Over 80% of teachers say pandemic has hurt their mental health: Study
They cite long hours as one reason, while over 62 per cent say physical health has also declined
More than 80 per cent of teachers said their mental health has been negatively impacted by their work amid the Covid-19 pandemic in a nationwide survey.
They cited long hours as one reason, with 80.6 per cent working more than 45 hours a week.
This is above the average for the working population in Singapore, said the Singapore Counselling Centre (SCC), which conducted the study.
Results of the mental well- being survey of 1,325 teachers working in different levels from pre-schools to junior colleges were released yesterday.
Over 62 per cent said their physical health also declined, reporting ailments such as irritability, insomnia and recurring headaches. About 43 per cent said their personal relationships suffered and around 33 per cent fell sick easily.
The SCC had sent the teachers the survey via e-mail or social media from Aug 13 to Sept 3. The e-mail addresses were listed on their school websites.
Asked how they felt about their job, the top three emotions identified were negative.
About 56 per cent said they were overwhelmed, around 39 per cent said they were frustrated and 21 per cent indicated they were worried. The lack of work-life balance and excessive workloads topped the common stress factors identified.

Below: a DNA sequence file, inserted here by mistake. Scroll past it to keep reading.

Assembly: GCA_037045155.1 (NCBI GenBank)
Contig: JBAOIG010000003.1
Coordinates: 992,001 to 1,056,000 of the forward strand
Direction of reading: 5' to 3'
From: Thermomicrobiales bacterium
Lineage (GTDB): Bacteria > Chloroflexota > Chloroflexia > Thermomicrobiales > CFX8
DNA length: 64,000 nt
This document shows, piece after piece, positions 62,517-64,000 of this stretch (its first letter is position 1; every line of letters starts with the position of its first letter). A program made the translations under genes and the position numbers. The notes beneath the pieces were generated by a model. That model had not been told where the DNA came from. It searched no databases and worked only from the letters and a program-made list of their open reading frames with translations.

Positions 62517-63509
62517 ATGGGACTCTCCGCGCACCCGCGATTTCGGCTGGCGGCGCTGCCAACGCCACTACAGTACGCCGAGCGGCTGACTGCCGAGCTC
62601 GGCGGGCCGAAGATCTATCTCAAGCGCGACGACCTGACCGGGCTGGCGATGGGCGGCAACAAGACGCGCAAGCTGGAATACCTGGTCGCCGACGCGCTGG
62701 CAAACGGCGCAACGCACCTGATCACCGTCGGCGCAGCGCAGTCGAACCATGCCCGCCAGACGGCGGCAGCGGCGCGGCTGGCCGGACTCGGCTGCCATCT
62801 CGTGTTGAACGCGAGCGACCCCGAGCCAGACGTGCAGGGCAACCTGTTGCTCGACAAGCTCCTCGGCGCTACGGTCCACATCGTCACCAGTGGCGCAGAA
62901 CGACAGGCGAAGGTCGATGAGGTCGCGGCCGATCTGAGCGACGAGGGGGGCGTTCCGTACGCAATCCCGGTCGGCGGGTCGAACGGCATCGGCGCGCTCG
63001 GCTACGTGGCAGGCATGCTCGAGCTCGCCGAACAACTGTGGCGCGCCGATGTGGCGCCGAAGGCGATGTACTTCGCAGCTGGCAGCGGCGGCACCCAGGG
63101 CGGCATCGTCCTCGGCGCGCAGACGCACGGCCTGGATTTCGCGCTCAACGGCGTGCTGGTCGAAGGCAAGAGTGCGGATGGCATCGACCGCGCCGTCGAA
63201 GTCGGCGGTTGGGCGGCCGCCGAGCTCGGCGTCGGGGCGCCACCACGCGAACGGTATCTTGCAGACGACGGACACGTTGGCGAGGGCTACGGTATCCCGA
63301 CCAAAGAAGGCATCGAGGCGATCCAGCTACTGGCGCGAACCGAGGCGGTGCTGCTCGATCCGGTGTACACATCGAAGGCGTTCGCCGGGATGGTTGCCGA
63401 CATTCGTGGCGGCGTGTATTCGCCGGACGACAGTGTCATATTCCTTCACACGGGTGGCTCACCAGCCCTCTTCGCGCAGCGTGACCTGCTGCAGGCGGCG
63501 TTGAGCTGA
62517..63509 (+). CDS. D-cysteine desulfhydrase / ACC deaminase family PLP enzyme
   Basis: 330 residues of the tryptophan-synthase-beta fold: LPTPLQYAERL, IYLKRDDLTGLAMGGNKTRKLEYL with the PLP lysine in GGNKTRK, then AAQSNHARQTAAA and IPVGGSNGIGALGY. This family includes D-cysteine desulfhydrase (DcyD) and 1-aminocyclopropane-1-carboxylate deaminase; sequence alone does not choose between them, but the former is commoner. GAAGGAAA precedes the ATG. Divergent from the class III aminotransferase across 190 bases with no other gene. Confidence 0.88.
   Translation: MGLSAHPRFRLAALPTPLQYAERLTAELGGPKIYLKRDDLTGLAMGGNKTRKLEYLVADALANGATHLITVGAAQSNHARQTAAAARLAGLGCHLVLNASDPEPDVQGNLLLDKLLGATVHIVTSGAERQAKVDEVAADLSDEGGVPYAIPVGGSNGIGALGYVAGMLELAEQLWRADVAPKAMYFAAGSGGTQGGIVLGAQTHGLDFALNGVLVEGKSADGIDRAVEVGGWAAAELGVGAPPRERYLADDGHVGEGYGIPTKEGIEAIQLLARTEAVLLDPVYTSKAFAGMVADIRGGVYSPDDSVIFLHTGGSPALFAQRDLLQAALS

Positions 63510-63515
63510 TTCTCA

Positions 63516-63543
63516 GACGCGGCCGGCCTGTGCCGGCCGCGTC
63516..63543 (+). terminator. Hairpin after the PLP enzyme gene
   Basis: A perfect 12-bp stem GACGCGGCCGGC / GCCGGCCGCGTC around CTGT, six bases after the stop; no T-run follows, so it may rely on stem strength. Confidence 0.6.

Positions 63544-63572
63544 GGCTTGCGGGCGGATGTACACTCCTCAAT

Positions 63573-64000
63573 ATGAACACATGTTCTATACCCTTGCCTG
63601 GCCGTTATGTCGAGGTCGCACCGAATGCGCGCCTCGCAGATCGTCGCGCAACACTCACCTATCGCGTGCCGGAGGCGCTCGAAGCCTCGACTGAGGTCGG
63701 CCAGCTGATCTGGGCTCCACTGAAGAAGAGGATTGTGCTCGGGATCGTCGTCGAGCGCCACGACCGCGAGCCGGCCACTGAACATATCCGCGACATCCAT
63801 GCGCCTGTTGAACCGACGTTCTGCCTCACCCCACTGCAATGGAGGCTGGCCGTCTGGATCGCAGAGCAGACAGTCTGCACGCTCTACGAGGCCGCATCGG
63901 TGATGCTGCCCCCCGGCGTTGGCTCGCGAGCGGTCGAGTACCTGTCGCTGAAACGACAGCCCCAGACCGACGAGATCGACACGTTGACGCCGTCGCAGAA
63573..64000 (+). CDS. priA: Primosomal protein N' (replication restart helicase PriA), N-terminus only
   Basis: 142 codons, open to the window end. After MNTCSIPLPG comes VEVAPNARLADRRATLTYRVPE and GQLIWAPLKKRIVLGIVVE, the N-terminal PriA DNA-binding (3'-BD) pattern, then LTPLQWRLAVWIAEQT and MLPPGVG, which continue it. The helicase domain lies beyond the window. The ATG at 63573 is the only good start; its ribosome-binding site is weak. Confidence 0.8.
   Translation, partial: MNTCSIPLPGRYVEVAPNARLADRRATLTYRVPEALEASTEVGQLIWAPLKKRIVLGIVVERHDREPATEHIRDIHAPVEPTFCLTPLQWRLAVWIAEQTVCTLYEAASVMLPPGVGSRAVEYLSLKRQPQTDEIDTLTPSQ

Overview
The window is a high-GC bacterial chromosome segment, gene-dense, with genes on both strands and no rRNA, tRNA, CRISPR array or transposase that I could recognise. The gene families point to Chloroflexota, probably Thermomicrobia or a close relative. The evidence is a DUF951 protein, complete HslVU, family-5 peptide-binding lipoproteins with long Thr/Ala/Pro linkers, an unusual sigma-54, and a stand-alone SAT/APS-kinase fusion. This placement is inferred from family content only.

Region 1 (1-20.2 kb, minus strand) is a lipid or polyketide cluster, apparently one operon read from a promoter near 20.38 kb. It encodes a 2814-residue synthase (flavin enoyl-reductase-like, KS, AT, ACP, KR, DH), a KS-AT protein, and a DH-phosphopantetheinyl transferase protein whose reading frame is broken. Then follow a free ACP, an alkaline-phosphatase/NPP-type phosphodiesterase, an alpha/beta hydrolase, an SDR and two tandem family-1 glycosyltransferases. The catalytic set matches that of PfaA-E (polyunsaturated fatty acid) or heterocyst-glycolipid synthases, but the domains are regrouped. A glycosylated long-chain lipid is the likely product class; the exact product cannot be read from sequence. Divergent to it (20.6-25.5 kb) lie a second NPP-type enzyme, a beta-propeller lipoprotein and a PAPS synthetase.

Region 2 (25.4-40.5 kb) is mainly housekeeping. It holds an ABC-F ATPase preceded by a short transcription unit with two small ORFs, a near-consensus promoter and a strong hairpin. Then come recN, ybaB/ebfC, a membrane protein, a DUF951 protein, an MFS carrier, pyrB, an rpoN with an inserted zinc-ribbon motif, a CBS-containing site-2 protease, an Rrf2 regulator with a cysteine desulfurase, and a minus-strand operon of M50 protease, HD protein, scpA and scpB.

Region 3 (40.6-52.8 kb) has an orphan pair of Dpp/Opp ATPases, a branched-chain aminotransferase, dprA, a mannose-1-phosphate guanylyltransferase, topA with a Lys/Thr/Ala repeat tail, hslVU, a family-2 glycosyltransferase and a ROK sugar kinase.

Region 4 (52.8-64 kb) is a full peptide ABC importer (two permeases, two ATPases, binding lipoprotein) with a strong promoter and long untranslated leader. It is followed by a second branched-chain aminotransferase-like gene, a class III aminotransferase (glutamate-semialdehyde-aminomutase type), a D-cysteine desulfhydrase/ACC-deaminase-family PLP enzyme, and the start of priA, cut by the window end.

Ms Karen Soon, project lead of the study, said the culture of long working hours and an inability to switch off from work was strongly linked to the lack of work-life balance.
Primary, secondary and junior college teachers were more vocal about the issue of additional workload than pre-school and special education teachers, she added.
A teacher juggles multiple duties, including academic teaching, classroom management, dealing with parents and event planning, said Ms Soon.
This has grown with the Covid-19 pandemic through additional responsibilities for teachers, such as enforcing safe management measures and classes for students who miss lessons from quarantine orders.
A secondary school teacher, 27, who declined to be named, told The Straits Times stress levels have risen because of the unexpected scenarios Covid-19 caused.
"Having to cover for colleagues or students who miss lessons, and having to find ways for them to keep up with the pace are examples," he said.
More than half of those surveyed struggled to manage students' behaviour, exacerbated by insufficient support for special needs students and difficulties with parents.
Many attributed this to "overwhelming" class sizes.
However, most teachers reported they were able to identify at least one area of satisfaction in their job. Over 81 per cent cited positive interactions with students.
While a majority faced mental pressure, the survey found that few sought help.
Ms Soon noted that 10.2 per cent turned to supervisors, while 8.2 per cent spoke to a mental health professional.
Many teachers have been advocating for structural changes such as reducing class sizes, she said, calling on stakeholders to facilitate a more positive environment for teachers.
Said Ms Soon: "We hope that these recommendations will also help parents and students become aware of the behavioural changes that they can make in their everyday (interactions) that would really support the teachers in becoming more mentally well".